Many of you have been reading things online, in the news and on Facebook about an alleged yearbook bullying incident at Glacier Middle School during the last week of school.
Despite the many harsh and disturbing things adults said about the staff at Glacier and the White River School District on Facebook, it is important to me that you know Glacier is still an amazing place to go to school.
As a student for three years at Glacier Middle School, the recent bullying incident saddened my heart, as did the hurtful things parents were commenting on a Facebook post based on little information.
In the three years I attended Glacier Middle School, I was rewarded with mostly positive experiences, plentiful growth and leadership opportunities, kind friends, and a caring team of teachers and administrators.
For as long as I have been going to Glacier, I have volunteered at almost every single school event in the evening which included open houses, family and bingo nights and even PTSA meetings.
The noticeable lack of parent presence can be disappointing and it sucks because so many people are putting in the extra time and effort to get more families involved.
The responsibility of helping to diminish bullying must be an equal partnership of White River staff, students and parents.
Instead of adults taking to Facebook and attacking and labeling a great school and its staff, maybe stepping up and truly getting involved at the middle school level in any way possible would be better for everyone.
We, as students, cannot take the necessary steps towards diminishing bullying without the support of our parents. The real work begins at home. It starts with both student and their parent taking responsibility for their actions while the school district upholds their responsibilities.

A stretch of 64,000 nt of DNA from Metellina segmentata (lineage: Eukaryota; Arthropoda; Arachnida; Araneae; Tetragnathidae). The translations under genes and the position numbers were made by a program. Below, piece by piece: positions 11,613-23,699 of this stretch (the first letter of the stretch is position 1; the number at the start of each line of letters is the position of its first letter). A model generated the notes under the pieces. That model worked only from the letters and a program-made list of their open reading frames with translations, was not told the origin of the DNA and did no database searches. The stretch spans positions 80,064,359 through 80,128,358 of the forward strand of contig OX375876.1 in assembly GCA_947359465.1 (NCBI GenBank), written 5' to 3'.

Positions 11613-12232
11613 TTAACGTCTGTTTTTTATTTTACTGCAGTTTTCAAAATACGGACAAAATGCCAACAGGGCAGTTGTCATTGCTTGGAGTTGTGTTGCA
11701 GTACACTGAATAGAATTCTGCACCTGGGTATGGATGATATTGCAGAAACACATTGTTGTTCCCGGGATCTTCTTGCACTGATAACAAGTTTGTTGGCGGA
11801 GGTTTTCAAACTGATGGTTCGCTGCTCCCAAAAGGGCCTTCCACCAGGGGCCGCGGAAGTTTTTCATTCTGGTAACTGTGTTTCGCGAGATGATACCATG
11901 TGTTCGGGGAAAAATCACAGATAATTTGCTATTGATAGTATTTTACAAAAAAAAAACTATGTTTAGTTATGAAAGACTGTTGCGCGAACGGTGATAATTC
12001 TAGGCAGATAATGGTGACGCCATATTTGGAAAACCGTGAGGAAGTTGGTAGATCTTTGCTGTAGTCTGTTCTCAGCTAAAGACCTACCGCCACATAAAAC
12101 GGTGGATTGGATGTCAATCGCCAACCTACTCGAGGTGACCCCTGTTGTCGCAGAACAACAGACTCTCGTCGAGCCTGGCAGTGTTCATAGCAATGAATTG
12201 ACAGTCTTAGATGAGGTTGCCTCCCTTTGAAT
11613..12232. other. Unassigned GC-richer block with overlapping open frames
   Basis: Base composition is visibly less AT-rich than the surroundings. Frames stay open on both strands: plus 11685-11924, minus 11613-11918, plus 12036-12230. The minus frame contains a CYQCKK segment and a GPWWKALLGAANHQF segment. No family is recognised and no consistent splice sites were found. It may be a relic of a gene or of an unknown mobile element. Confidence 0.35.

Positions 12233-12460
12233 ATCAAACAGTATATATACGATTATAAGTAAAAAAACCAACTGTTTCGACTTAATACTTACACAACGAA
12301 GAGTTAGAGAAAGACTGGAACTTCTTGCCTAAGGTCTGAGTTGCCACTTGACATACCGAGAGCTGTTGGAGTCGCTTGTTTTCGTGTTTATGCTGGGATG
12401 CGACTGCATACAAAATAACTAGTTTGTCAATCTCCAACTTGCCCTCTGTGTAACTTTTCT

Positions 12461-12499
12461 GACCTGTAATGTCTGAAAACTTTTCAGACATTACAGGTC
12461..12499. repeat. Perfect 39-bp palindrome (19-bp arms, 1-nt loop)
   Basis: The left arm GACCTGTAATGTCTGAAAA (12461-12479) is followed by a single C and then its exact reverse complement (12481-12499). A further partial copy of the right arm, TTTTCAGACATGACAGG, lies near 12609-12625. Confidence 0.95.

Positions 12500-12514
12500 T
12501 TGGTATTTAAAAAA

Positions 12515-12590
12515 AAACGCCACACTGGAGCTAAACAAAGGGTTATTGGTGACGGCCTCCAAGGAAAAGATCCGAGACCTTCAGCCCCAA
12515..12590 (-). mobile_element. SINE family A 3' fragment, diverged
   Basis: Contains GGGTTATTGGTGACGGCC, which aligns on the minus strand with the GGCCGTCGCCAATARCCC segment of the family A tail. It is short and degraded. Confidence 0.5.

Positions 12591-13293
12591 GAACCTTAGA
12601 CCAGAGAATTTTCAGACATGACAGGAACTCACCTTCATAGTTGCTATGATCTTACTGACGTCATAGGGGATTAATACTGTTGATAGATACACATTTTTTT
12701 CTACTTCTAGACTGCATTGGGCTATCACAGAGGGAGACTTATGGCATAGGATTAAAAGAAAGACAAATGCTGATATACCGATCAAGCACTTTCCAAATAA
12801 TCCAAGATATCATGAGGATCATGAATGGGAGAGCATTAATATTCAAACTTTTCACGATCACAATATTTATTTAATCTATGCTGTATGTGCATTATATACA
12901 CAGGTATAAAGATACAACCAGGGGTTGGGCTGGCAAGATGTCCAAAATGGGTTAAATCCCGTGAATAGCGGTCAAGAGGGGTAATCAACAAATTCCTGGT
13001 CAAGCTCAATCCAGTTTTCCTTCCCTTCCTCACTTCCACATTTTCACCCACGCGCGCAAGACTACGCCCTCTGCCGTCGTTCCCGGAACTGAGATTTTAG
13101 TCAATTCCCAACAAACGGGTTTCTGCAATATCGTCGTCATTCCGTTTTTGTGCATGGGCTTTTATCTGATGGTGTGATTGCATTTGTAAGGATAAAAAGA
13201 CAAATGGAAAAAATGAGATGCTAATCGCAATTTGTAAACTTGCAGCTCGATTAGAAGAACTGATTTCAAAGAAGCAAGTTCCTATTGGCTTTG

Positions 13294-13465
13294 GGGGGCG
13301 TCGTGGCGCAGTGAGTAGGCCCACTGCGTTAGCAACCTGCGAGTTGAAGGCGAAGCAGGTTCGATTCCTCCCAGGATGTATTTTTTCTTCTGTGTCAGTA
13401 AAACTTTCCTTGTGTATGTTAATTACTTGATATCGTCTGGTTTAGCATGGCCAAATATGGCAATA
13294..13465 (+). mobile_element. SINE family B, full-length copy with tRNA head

This year, more than ever, I noticed that Glacier staff had been talking to students more about bullying and making sure that the definition of bullying and intimidation was made known to every student.
Teachers had also been even more diligent at writing office referrals and lunch detentions to students who were disruptive in their classrooms.
Not only did staff do what they could, but the student leadership team did everything they could in their power to make students more self-aware of bullying which included a “Be You” campaign.
The “Be You” campaign encouraged students to be themselves, be brave by standing up to bullying and embrace their fellow classmate’s differences. The leadership team promoted this positive campaign by hanging posters with positive messages of courage and self-love in the hallways, bathrooms and in every classroom on campus with the goal of making Glacier a more positive place to be for 6 1/2 hours a day, five days a week.
I am very proud of my Glacier Middle School classmates and staff and all they have accomplished in the last three years.
This one incident does not define Glacier as a school, a district, or a community.
I have no doubt that Glacier and the entire White River School District will continue to work hard to maintain a safe, bully-free environment for all students.
It would be huge disappointment if we allowed a Facebook post of disheartening comments to label such a great school as a place that brews a bullying atmosphere.
I encourage every parent and student to get involved at all grade levels and schools.
If you would like to see changes take place — families have to get involved.
Your presence and involvement will help make Glacier Middle School become an even more safe and positive place to succeed.
We as a school and community won’t give up on the fight against bullying and I can’t wait to see what we can accomplish moving forward with the support of everyone!
Natalie Gomez is a 2017 graduate of Glacier Middle School.